• Quliangnanek litnauwilita - Let's teach through stories

      Branson, Candace; Siekmann, Sabine; Peter, Hishinlai'; Thorne, Steve; Drabeck, Alisha (2015-12)
    • Quliriyaraq: storytelling using the pace model

      Strunk, Dora Emma Apurin; Martelle, Wendy; John, Theresa; Siekmann, Sabine (2015-12)
    • Taminek taiut

      Siekmann, Sabine; Peter, Hishinlai'; Martelle, Wendy; Azuyak, Peggy (2015-12)
    • Teaching English language learners in Alaska: a study of translanguaging choices

      Crace-Murray, Jacquelyn A.; Siekmann, Sabine; Parker-Webster, Joan; Marlow, Patrick; John, Theresa (2018-08)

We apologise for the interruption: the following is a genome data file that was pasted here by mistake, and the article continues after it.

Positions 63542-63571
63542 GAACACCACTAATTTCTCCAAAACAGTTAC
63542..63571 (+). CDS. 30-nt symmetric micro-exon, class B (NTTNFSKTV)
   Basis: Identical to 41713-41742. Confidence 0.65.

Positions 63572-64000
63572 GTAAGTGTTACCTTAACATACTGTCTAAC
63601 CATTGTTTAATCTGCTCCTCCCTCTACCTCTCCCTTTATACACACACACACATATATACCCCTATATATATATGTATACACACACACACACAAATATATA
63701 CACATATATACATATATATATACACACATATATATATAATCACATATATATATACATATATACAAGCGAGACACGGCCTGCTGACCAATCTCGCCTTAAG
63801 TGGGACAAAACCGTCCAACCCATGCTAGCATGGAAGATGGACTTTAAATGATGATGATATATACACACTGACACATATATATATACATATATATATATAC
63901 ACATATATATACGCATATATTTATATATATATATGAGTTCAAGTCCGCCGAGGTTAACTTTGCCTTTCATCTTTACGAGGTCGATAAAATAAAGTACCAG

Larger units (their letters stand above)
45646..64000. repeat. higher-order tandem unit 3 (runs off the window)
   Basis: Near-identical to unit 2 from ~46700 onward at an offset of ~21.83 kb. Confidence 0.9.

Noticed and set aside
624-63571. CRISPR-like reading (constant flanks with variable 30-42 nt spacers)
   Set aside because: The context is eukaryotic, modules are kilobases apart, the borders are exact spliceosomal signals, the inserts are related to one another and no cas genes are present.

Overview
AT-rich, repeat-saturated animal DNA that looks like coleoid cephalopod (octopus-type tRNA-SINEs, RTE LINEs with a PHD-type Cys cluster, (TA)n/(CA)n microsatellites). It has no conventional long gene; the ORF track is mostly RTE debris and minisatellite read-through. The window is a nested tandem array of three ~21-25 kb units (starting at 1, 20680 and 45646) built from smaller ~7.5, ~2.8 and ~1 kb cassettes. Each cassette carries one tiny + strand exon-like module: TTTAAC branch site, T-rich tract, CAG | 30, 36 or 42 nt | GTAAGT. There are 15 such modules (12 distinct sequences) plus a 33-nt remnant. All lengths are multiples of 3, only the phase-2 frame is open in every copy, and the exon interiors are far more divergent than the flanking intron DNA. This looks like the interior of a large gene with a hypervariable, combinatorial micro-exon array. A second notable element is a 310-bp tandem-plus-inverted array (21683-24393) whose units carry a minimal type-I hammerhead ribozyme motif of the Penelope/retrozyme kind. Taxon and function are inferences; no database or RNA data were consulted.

The number of English Language Learners continues to rise in U.S. schools. However, general classroom teachers are not equipped with English language acquisition methodologies and strategies to teach their increasingly diverse student populations. Because of the deficit views regarding bilingual students, and the monolingual ideologies present in today's public school system, these attitudes and perspectives impact teacher practices in the classroom. They negatively affect student language learning by neglecting to utilize the vast linguistic repertoires bilinguals bring with them to the classroom as resources. They also lead to the over-referral of English language learners for special education services and to teacher burn-out. Being drawn to the concept and utility of translanguaging, I conducted research on my own teaching practices as an English Language Learner Specialist in Alaska. From an autoethnographic stance, I focused on how I encouraged or discouraged translanguaging, what factors impacted my own attitudes and expectations towards translanguaging, and how those attitudes and expectations changed over the course of the action research. This occurred within the context of language moments and critical incidents with my students where I collected field notes, audio files, and reflexive journaling as data instruments. Using constructivist grounded theory for the analytic framework, I developed an informed awareness of my teaching, and how I can utilize translanguaging in the classroom to create meaning, invoke learning, and maximize communication. I found that I encouraged translanguaging with my students for 14 reasons/purposes. I categorized these reasons/purposes into three action-based categories: 1) Demonstrating Unity, 2) Working in Multiple Languages, and 3) Using Good Teaching Practices. The factors that impacted these practices included academic material and time constraint management, teacher/student language proficiencies, student dynamics, and school/classroom climate. Over the course of the study, my own attitudes and expectations towards translanguaging changed from an umbrella term for linguistic practices such as code-switching, code-mixing, and codemeshing to a strategic, purposeful, and intentional process along the language acquisition continuum. This change impacted how I use my languages in the classroom, and how I teach.